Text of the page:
Table of Contents

2019 Month : December Volume : 8 Issue : 52 Page : 4020-4022

Angiolymphoid Hyperplasia with Eosinophilia Treated with Isotretinoin.

Sunil N. Petkar1, Venkatesh Giri2, Pranit Farande3, Jigar Patel4, Asha Kushwaha5

1Department of Dermatology and Venereology, Terna Medical College, Nerul, Mumbai, Maharashtra, India. 2Department of Paediatrics, Terna Medical College, Nerul, Mumbai, Maharashtra, India. 3Department of Dermatology and Venereology, Terna Medical College, Nerul, Mumbai, Maharashtra, India. 4Department of Dermatology and Venereology, Terna Medical College, Nerul, Mumbai, Maharashtra, India. 5Department of Dermatology and Venereology, Terna Medical College, Nerul, Mumbai, Maharashtra, India.

Corresponding Author:
Dr. Pranit Farande,
Shankarsheela Complex, Shop No. 1,
Sector-8, Airoli, Navi Mumbai-400708,
Maharashtra, India.
E-mail: fpranit@gmail.com

INTRODUCTION

Angiolymphoid Hyperplasia with Eosinophilia (ALHE) is an uncommon benign clinical entity characterized by the presence of a variable number of papules, plaques or nodules of the dermis and subcutaneous tissues.[1] ALHE shows a predilection for the head and neck area.[2] ALHE is a benign neoplasm of the vascular endothelium. ALHE is also called as epithelioid hemangioma, a term that better describes the most distinguishing feature of this entity -the abnormal proliferation of endothelial cells.[3] The etiology of ALHE is obscure; however, it has been reported to occur in pregnancy and also following trauma in some cases.[2]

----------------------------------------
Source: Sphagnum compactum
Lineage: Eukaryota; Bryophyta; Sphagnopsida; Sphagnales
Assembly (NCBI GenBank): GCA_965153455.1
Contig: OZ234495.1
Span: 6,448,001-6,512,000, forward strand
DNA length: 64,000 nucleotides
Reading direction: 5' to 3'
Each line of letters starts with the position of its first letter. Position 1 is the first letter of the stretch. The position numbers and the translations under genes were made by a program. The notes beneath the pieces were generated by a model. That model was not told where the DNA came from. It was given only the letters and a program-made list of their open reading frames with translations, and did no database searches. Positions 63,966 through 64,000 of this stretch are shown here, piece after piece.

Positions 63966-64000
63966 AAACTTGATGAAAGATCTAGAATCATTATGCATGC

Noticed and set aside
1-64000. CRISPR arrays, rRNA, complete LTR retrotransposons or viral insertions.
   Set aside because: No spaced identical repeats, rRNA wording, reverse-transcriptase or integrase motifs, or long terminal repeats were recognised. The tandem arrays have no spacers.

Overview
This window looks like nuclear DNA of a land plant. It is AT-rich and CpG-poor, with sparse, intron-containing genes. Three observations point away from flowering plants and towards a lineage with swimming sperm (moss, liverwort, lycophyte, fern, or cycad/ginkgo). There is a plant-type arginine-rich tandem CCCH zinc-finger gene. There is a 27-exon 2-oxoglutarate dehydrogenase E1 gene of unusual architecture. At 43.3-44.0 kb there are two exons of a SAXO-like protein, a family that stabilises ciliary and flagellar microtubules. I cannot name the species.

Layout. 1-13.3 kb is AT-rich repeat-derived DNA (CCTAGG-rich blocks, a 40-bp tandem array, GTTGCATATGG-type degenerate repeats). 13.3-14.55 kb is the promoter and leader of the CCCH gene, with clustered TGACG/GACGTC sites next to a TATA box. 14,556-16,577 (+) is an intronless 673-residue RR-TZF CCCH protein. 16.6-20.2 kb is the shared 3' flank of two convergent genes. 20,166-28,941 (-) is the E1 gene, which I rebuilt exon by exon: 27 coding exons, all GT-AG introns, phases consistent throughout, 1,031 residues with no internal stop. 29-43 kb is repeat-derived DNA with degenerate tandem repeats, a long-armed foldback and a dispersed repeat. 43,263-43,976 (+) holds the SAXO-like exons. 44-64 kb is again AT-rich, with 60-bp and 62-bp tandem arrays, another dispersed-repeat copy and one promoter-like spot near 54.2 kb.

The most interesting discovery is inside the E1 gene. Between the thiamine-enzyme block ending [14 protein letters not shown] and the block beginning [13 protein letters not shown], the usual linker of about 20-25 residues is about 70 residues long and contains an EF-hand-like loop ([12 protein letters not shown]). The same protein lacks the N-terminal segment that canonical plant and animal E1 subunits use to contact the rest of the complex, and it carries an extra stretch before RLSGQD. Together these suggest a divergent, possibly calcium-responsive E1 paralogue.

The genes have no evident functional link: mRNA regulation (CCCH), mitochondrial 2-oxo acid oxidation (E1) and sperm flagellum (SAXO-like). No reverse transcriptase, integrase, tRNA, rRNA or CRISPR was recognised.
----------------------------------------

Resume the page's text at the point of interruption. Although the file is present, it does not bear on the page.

Angiolymphoid hyperplasia with eosinophilia (ALHE) is a rare and idiopathic vascular disorder. It is characterized by red to brown papules and nodules, typically localized on the head and neck, particularly around the ear as singular or multiple lesions. Although ALHE is a benign disease, lesions are often persistent and difficult to eradicate. Young to middle age women are more commonly affected. The histological examination corresponds to a florid vascular proliferation with atypical endothelial cells surrounded by a lymphocytic and eosinophilic infiltrate. We describe a young male with solitary nodular lesion over the left side of neck below left ear with scar mimicking scrofuloderma; the histological examination was consistent with ALHE.

                ALHE was first described by Wells and Whimster[4] who defined it as a late stage of Kimura disease. Since then there has been a lot of controversy about these two conditions. Nowadays it is widely accepted to be different entities. ALHE is a rare, benign, vasoproliferative disease of unknown origin. It is characterized by intradermal or subcutaneous single or multiple reddish-brown papules or nodules, mainly on the head and neck, especially around the ears.[5,6] Less often lesions of ALHE have been described in the mouth, on the trunk, extremities, vulva and penis.

Affects mostly young to middle-aged females of any race, may complain about itching, tenderness or pulsation of the lesions. They do not have lymphadenopathy or peripheral eosinophilia in comparison with Kimura disease.[5,6,7]